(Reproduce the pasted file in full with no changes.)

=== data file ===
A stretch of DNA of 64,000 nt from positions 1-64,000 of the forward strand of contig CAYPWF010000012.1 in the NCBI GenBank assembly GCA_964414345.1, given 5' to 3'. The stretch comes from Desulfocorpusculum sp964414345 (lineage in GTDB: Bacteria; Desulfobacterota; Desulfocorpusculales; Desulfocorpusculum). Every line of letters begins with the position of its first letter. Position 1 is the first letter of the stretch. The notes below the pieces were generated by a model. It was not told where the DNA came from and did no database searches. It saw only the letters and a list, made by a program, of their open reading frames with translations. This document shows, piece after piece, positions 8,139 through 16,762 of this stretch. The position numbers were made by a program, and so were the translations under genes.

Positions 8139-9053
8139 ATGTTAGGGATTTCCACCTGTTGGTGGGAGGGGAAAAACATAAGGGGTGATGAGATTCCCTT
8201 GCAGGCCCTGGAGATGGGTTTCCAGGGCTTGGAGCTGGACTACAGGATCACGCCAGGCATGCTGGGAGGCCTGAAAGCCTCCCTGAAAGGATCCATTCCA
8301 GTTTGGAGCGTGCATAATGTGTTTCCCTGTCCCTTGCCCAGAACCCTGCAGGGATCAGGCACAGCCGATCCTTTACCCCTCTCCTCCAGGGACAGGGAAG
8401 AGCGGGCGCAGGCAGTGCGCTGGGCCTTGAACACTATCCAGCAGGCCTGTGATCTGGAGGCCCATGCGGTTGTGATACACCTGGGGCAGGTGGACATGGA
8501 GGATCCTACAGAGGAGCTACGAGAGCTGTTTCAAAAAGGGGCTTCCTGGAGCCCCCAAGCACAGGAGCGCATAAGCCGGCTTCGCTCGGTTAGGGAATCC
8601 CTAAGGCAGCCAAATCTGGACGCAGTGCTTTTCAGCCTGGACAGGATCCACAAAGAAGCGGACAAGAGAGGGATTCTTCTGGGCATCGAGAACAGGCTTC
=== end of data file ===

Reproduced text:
A stretch of DNA of 64,000 nt from positions 1-64,000 of the forward strand of contig CAYPWF010000012.1 in the NCBI GenBank assembly GCA_964414345.1, given 5' to 3'. The stretch comes from Desulfocorpusculum sp964414345 (lineage in GTDB: Bacteria; Desulfobacterota; Desulfocorpusculales; Desulfocorpusculum). Every line of letters begins with the position of its first letter. Position 1 is the first letter of the stretch. The notes below the pieces were generated by a model. It was not told where the DNA came from and did no database searches. It saw only the letters and a list, made by a program, of their open reading frames with translations. This document shows, piece after piece, positions 8,139 through 16,762 of this stretch. The position numbers were made by a program, and so were the translations under genes.

Positions 8139-9053
8139 ATGTTAGGGATTTCCACCTGTTGGTGGGAGGGGAAAAACATAAGGGGTGATGAGATTCCCTT
8201 GCAGGCCCTGGAGATGGGTTTCCAGGGCTTGGAGCTGGACTACAGGATCACGCCAGGCATGCTGGGAGGCCTGAAAGCCTCCCTGAAAGGATCCATTCCA
8301 GTTTGGAGCGTGCATAATGTGTTTCCCTGTCCCTTGCCCAGAACCCTGCAGGGATCAGGCACAGCCGATCCTTTACCCCTCTCCTCCAGGGACAGGGAAG
8401 AGCGGGCGCAGGCAGTGCGCTGGGCCTTGAACACTATCCAGCAGGCCTGTGATCTGGAGGCCCATGCGGTTGTGATACACCTGGGGCAGGTGGACATGGA
8501 GGATCCTACAGAGGAGCTACGAGAGCTGTTTCAAAAAGGGGCTTCCTGGAGCCCCCAAGCACAGGAGCGCATAAGCCGGCTTCGCTCGGTTAGGGAATCC
8601 CTAAGGCAGCCAAATCTGGACGCAGTGCTTTTCAGCCTGGACAGGATCCACAAAGAAGCGGACAAGAGAGGGATTCTTCTGGGCATCGAGAACAGGCTTC